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Success Criteria for knowledge-based Learning Objectives?

Discussion in 'Primary' started by swangemini, Jan 14, 2020.

  1. swangemini

    swangemini New commenter

    Hello, I am currently reading 'Outstanding Formative Assessment' by Shirley Clarke and have a query about a statement on p83 in which the author says that only 'skills' learning objectives require accompanying success criteria and 'knowledge' learning outcomes do not. Do you agree and why?
     
  2. Pomza

    Pomza Star commenter

    Who cares?
     
  3. s_teach

    s_teach New commenter

    I agree. Who cares. What a load of old rubbish this LO and SC is
     
  4. swangemini

    swangemini New commenter

    Do you share with the children what they are learning and how they are going to achieve it?
     
  5. swangemini

    swangemini New commenter

    Do you share with the children what they are learning and how they are going to achieve it?
     
  6. Pomza

    Pomza Star commenter

    No. I like keep what they are learning a big secret.

    (Although sometimes there are some unfortunate clues. Like everything we're reading, writing and talking about...)
     
    TheOracleAtDelphi likes this.
  7. sooooexcited

    sooooexcited Occasional commenter

    Not necessarily.
    It depends on the outcome of each individual lesson.
    If you wanted them to learn about the holocaust for instance, this would be knowledge but you might want them to focus on empathy, retrieval, or something else during the lesson so your SC would be built around these.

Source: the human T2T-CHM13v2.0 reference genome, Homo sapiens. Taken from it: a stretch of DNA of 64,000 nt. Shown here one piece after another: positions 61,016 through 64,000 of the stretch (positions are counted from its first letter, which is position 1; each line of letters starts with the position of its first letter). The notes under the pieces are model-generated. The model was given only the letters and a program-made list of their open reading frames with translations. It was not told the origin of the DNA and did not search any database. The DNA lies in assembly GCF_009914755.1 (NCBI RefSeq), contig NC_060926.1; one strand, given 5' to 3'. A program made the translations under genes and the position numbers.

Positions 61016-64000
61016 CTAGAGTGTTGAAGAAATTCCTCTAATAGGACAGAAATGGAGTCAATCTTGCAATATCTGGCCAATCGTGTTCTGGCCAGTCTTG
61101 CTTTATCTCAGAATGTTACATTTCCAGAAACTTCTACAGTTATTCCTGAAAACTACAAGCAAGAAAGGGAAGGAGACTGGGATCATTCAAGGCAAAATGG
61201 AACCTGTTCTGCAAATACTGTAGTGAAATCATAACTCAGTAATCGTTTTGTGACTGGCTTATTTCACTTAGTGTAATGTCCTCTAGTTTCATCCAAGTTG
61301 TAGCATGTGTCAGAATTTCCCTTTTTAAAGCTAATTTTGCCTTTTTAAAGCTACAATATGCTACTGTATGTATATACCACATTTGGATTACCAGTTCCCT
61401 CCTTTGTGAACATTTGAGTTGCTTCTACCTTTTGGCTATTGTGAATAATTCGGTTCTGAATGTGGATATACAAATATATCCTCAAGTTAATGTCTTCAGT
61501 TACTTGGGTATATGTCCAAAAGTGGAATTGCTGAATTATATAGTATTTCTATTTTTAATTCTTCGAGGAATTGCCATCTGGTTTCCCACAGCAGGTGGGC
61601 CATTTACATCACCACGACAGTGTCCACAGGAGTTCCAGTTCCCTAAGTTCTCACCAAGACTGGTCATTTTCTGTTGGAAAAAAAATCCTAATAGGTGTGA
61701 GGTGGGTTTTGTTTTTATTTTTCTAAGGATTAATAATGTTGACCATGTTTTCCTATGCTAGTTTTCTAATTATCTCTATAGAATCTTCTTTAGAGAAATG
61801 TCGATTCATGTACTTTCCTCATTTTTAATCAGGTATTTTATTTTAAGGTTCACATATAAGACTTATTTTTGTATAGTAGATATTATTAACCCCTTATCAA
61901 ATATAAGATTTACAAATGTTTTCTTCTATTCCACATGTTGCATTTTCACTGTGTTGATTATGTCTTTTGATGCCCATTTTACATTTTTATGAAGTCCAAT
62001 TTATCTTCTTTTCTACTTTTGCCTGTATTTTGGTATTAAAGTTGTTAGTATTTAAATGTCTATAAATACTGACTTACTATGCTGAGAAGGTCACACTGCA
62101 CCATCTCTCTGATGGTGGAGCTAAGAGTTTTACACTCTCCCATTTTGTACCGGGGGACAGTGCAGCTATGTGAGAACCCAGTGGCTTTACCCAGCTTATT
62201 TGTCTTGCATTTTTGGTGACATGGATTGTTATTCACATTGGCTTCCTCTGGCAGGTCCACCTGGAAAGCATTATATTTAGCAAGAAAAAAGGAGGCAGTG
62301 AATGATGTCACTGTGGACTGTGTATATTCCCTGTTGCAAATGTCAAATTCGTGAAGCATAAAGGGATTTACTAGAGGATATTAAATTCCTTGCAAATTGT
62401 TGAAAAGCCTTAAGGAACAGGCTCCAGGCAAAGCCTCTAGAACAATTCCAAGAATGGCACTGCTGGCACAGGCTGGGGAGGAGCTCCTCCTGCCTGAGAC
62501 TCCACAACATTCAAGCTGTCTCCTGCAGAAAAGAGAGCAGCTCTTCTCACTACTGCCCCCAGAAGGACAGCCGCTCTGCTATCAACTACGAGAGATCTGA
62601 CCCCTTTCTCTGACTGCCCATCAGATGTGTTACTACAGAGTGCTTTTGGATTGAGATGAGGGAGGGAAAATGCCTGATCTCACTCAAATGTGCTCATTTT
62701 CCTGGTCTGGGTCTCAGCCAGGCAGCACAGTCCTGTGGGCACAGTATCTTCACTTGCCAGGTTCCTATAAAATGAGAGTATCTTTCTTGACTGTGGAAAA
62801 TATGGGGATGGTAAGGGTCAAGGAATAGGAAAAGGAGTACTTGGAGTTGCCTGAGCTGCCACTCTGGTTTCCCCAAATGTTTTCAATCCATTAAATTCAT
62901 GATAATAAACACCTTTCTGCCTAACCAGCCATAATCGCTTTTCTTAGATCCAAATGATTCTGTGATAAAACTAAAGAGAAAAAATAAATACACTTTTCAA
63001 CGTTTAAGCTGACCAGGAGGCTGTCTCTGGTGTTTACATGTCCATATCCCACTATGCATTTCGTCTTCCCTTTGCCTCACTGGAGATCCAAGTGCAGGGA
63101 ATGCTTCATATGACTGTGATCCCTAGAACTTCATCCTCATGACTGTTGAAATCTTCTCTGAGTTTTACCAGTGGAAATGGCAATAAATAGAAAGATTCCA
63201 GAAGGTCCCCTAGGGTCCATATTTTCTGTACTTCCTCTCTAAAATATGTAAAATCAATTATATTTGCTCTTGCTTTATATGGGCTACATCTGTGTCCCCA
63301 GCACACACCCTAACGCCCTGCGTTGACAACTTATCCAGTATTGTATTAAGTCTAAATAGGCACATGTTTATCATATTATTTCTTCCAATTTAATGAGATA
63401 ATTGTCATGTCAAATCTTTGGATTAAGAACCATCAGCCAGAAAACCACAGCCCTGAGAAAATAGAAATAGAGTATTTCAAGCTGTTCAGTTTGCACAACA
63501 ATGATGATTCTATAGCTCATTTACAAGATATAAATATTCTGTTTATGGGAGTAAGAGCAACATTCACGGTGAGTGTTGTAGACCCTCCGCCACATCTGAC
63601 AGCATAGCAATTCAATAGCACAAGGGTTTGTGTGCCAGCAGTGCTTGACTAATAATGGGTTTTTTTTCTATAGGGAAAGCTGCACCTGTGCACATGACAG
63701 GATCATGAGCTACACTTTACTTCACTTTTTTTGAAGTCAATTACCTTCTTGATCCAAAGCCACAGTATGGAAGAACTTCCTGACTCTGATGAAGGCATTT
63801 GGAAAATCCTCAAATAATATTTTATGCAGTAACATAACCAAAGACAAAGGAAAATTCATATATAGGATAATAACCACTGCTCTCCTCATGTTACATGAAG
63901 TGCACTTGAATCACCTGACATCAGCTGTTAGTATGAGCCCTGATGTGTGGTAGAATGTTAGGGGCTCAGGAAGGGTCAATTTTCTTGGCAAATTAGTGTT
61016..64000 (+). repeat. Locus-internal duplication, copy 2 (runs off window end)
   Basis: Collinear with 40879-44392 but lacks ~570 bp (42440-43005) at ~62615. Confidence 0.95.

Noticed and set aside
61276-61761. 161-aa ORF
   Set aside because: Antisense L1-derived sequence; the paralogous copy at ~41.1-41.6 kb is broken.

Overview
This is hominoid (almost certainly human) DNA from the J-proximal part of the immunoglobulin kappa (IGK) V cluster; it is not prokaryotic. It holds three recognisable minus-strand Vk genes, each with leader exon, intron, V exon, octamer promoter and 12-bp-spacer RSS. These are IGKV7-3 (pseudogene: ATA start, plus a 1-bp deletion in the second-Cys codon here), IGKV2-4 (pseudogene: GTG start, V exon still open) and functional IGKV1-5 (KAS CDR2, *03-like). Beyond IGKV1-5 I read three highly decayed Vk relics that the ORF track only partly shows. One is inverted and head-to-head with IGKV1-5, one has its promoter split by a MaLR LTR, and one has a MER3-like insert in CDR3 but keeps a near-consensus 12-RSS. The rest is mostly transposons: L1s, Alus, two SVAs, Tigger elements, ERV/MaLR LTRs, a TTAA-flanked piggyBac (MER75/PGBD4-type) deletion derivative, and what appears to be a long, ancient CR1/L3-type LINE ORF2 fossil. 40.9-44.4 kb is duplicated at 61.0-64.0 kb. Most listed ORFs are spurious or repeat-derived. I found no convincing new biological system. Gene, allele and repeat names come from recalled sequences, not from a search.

swangemini and TheOracleAtDelphi like this.
  8. powerpointdave

    powerpointdave New commenter

    The problem with my class is they think they are a ‘success’ if they have met the criteria or not. I think it’s fair to say we’ve agreed to disagree!

    in all seriousness, I just try do what works for my class and sometimes I use criteria, sometimes not.
     
    snowyhead and swangemini like this.
  9. celago22

    celago22 Established commenter

    I thought sc was pretty standard. At my school we do it like this:
    knowledge (which might be to recall a times table),
    Then fluency so might be a missing number question
    Then applying - word problem
    After that, there's a challenge or extension question like a true or false.

    I always assumed that SC was required for every lesson. Children need to know how to be successful and often the knowledge helps with the skills. What do they need to know and master before they can apply it?

    The LI is the understanding, knowledge and skills so why would our success criteria undermine that?

    On a more important note, why are we worrying about this?!
     
    swangemini likes this.
  10. swangemini

    swangemini New commenter

    Your lessons sounds very focused.
     
  11. snowyhead

    snowyhead Lead commenter

    I still use an LO but a very simple one -usually just two words. Don't bother constructing a SC with children anymore as it is a timewaster. If children are creating a longer piece of writing I might display a few bullet points: "how to be successful".

    I know Year 6 colleages give children tick-box sheets that have interim statements on them because they have their eye on those assessed pieces of writing that get moderated.
     
    swangemini likes this.

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